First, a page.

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Hyundai ix35 Elite 2.0


Crossovers, sports utility vehicles: call them what you will, but off-road-style wagons are now the single most popular type of new vehicle sold in New Zealand.

Base price: $44,990.

Powertrain and performance: 2.0-litre petrol four, 122kW/205Nm, 6-speed automatic, front-drive, Combined economy 9.8 litres per 100km.

Vital statistics: 4410mm long, 1680mm high, luggage capacity 465 litres, fuel tank 58 litres, 18-inch alloy wheels.

We like: Sensible specification, eager engine and adept transmission.

We don’t like: Relative thirst, hard ride.

How it rates: 7/10


Crossovers, sports utility vehicles: call them what you will, but off-road-style wagons are now the single most popular type of new vehicle sold in New Zealand.

We say off-road “style” because in fact four-wheel drive is no longer considered essential for these high-riding machines. It’s a tacit admission from the industry and buyers that no, most of these vehicles really don’t go off-road.

The compact-crossover segment (think Toyota RAV4) is the most heavily populated and perhaps the most competitive of the genre. All but two makers in this market offer two-wheel drive versions of their crossover models, which makes a lot of sense. However, most are lower-end models – the more luxuriously equipped versions still tend to feature four-wheel drive technology.

That’s where the revised Hyundai ix35 comes in. The Korean brand has reasoned that there must be buyers out there who aren’t fixated on having the top powertrain, but still want flagship levels of style and equipment.

Enter the ix35 Elite: top shelf when it comes to standard specification, but powered by a 2.0-litre petrol engine (other ix35 variants get a 2.4-litre) driving the front wheels.

How do you spot the new ix35? There are new headlight shapes, revised alloy wheel designs and metal-effect roof rails. New colours too, including the searing Atomic orange of our test car.


The direct-injection 2.0-litre engine is quite a crisp performer, providing you’re not expecting sports-car acceleration. It’s only on big inclines and fast overtaking manoeuvres that the power delivery starts to feel a little thin, although in those situations the six-speed automatic gearbox steps in and does its part.

It’s a shame that the ix35 2.0 isn’t a bit more thrifty, though. The official figure of 9.8 litres per 100km isn’t impressive and real-world driving certainly doesn’t yield better results. Perhaps there’s a point at which a smaller engine is subject to diminishing returns, as it works harder to move a vehicle of the Hyundai’s size.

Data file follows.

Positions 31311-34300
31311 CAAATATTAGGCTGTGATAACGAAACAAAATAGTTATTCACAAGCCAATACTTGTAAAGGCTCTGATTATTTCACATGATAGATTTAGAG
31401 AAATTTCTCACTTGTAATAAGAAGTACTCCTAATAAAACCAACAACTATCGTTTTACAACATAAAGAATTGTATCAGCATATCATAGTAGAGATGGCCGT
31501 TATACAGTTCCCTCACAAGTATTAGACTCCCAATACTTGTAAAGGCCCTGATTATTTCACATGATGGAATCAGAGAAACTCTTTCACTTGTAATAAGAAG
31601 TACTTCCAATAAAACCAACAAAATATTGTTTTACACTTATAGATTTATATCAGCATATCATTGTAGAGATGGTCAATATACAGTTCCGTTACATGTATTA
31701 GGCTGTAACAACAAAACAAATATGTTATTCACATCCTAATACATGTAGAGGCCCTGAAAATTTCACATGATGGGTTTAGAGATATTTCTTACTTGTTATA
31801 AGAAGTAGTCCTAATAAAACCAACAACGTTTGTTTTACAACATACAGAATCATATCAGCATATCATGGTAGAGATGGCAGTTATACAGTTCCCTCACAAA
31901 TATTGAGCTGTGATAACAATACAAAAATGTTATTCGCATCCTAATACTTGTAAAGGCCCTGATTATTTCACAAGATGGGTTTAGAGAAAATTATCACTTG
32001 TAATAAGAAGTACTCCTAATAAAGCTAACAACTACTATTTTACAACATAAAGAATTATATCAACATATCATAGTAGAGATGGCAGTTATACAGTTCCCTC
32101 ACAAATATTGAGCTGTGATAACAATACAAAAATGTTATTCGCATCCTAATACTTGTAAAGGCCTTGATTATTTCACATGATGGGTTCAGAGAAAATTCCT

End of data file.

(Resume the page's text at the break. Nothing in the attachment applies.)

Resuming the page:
The ix35 has never been a star in the corners, but it is safe and predictable. The latest model has gained Hyundai’s Flex Steer system, which allows you to choose between three different steering weights. A novel touch, although it doesn’t add any more feel.

The chassis is firm so body roll is contained in corners, but it’s definitely at the cost of ride comfort around town. We’d opt for a bit more compliance in a family car like this – especially one that emphasises the comforts of home over outright performance.


The ix35 still has quite a striking visual style, although hand-in-hand with that goes quite a bit of bling inside and out. That’ll be a matter of taste: some love it, others reckon it’s a touch too much for the eyes.

Beyond the looks, the cabin is nicely assembled but does rely on hard plastics. The Elite has leather upholstery, which adds a touch of luxury but doesn’t help in seat comfort: the ix35’s chairs lack shape, but the cloth-covering in lower-end versions does provide a better base and support.

New for the facelifted ix35 are reclining rear seats and soft-touch upper door trim in the Elite model.


Buyers in the compact-crossover class really are spoilt for choice, so it’s very hard for one model to stand out. The ix35 is only average in terms of performance and practicality, but it does have a couple of things going for it.

The first is that Hyundai remains an aspirational brand for many, especially in the crossover sphere where ix35 gets some image trickle-down from the very polished Santa Fe.

The other is that it rewards buyers who are realistic enough to know what they want is a high-end look and equipment and aren’t too worried about sheer performance or off-road ability. It makes sense.


Air conditioning: Dual climate

Audio: CD, iPod compatible

Automatic lights/wipers: Yes/No

Blind spot warning: No

Bluetooth: Yes

Cruise control: Yes

Driver footrest: Yes

Head-up display: No

Heated/ventilated seats: Yes/No

Keyless entry/start: Yes/Yes

Lane guidance: No

Leather upholstery: Yes

Parking radar: Yes rear with camera

Power boot or tailgate: No

Power seat adjustment/memory: Yes/No

Remote audio controls: Yes

Satellite navigation: Yes

Seat height adjustment: Yes

Self-parking technology: No

Split/folding rear seats: 60/40

Steering reach adjustment: Yes

Stop-start: No

Trip computer: Yes

Find a Hyundai ix35 HERE

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